BBC TopGear
BBC TopGear
Advertisement feature
View the latest news
First Look

Here’s how the new Porsche 911 GTS's ‘T-hybrid’ system actually works

Only the new 992 GTS is a hybrid. Porsche says it makes the best sports car better. But will it?

Published: 28 May 2024

The new 911 GTS is a ‘T-hybrid’ (T for turbo) and achieves 0-62mph in “less than three seconds". Sorry to kick things off with a cold, emotionless number… but isn’t that outrageous? The middle-of-the-range 911 is a 193mph machine. A ten-second car in the quarter-mile. How?

Let’s get into the hybrid bit of the new 992. Only the GTS model is electrified for now, but do you really expect Stuttgart to go to all this trouble and not roll it out across the family?

Advertisement - Page continues below

Know this: it’s not a plug-in hybrid, and it can’t travel on electric power alone. The 27kg battery is a mere 1.9kWh unit the size of a shoebox that lives under the front bulkhead and doesn’t invade boot space. It provides dollops of power to two electric motors.

One lives in the eight-speed PDK gearbox, and delivers a 55 horsepower, 110 foot-pound boost. The other is a 14bhp tiddler and its job is to gee up the turbo. Yes, the turbo, singular. Instead of twin blowers, Porsche binned one and decided on a solo, larger turbo in the new GTS because it spools up so fast thanks to its integrated e-motor. Lag is banished. They’ve got graphs to prove it.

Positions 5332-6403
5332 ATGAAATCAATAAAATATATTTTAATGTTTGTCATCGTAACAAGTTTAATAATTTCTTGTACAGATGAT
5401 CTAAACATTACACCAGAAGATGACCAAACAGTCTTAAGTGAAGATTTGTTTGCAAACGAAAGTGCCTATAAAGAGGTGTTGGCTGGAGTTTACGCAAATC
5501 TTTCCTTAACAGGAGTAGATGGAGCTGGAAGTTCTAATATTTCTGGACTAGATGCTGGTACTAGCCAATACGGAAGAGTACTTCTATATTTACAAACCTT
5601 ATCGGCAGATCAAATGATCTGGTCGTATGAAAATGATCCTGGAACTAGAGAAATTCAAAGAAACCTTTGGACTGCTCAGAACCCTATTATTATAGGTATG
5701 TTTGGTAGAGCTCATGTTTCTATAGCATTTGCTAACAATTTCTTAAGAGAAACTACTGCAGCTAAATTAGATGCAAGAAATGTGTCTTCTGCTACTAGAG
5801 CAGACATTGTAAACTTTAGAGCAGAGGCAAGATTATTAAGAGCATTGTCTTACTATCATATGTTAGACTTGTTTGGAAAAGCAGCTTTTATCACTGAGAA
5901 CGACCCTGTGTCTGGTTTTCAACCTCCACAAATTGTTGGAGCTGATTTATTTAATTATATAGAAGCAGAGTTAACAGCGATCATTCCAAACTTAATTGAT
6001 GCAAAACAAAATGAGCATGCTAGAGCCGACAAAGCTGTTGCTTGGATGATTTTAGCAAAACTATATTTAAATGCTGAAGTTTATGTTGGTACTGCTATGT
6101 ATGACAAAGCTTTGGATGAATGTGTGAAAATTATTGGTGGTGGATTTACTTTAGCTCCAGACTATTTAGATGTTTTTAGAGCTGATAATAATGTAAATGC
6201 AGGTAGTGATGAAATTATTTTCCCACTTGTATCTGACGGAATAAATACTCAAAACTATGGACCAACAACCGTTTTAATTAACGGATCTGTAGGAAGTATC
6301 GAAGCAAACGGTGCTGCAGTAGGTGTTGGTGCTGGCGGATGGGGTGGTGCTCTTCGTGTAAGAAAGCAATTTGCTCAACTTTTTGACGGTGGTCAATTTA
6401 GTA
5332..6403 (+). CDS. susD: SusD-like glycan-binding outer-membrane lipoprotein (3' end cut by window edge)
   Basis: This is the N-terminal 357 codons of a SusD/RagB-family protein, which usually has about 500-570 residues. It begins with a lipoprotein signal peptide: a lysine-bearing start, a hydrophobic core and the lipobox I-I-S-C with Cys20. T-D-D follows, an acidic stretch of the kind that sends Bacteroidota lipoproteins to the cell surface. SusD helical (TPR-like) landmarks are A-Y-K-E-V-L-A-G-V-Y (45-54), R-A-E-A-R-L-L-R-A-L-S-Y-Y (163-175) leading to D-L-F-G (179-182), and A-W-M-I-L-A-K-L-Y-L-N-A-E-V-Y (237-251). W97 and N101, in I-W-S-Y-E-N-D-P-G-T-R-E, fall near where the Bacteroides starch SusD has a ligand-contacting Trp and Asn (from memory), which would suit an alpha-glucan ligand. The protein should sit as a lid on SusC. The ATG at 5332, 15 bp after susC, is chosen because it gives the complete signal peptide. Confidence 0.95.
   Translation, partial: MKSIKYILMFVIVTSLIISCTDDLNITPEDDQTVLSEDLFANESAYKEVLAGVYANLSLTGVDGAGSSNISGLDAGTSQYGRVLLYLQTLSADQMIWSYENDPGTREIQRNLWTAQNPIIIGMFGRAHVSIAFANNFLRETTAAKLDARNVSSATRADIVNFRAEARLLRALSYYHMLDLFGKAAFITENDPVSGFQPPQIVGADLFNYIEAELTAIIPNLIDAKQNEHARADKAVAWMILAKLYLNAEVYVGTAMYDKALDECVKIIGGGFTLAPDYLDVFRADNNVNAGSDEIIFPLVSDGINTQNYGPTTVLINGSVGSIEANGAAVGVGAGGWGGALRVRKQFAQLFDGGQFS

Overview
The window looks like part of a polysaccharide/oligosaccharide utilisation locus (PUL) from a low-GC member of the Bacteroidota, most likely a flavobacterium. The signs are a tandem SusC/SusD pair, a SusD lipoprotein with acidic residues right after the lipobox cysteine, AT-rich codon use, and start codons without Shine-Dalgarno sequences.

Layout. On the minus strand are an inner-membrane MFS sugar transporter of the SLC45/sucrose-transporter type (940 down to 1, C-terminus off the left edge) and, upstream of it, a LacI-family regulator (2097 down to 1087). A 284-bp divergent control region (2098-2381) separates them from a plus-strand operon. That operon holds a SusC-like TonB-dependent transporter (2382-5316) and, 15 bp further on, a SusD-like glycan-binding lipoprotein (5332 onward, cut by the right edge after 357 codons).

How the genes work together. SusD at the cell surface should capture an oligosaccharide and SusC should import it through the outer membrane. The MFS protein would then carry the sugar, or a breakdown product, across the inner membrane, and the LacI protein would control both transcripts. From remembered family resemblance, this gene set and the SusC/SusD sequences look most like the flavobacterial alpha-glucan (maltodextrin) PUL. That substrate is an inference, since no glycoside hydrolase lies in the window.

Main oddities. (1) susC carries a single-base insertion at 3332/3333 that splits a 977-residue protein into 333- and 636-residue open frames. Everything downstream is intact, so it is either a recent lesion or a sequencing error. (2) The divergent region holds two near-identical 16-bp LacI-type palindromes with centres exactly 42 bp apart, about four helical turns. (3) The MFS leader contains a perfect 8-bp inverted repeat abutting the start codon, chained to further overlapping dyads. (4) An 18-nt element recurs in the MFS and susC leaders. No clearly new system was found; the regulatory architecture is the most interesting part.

In the old GTS, the graphs said there was a two-second delay between flooring the throttle and maximum torque arriving at the rear wheels. That delay is now half a second. Crikey.

We’ve had a prototype passenger ride, and felt the eerily smooth fury of the power delivery, which arrives with freakish linearity… and just keeps hauling. It’s a vivid blend of EV insta-punch and barrel-chested turbo thrust, with no peaks or voids inbetween. And rapid enough to give full-fat supercars sleepless nights.

Advertisement - Page continues below

The turbo scavenges exhaust heat energy, and does without a wastegate. Even F1 cars aren’t that clever, say Porsche’s boffins. But they stay quiet about any meaningful efficiency gains. When poked and prodded they concede the ‘T-hybrid’ drivetrain saves about 3g/km in emissions and fuel savings are so negligible, you’d never notice.

The reason the electricity is there is to erase turbo lag. Add power. Not increase range.

Obviously it gains weight too: 50kg gained versus the estimated 150kg penalty a PHEV system would’ve added. Porsche insiders admit their desperation to keep the 911 GTS’s mass below 1,600kg. Wouldn’t you know it – the claimed kerbweight is 1,595kg. Bet you there’s a German word for ‘by the skin of your teeth’.

By running a 400-volt electric architecture, Porsche’s big-brains have unlocked unexpected rewards. The high-voltage system takes care of powering the climate control, so the 3.6-litre flat-six no longer needs a parasitic belt drive for the air-con compressor. That not only helps the engine rev faster, but makes it a smaller, slightly lighter powerplant than in the old bi-turbo, belted GTS. As a result, said engine lies 110mm lower in the car’s bowels. Which leaves room for a new lithium-ion ancillaries battery on top.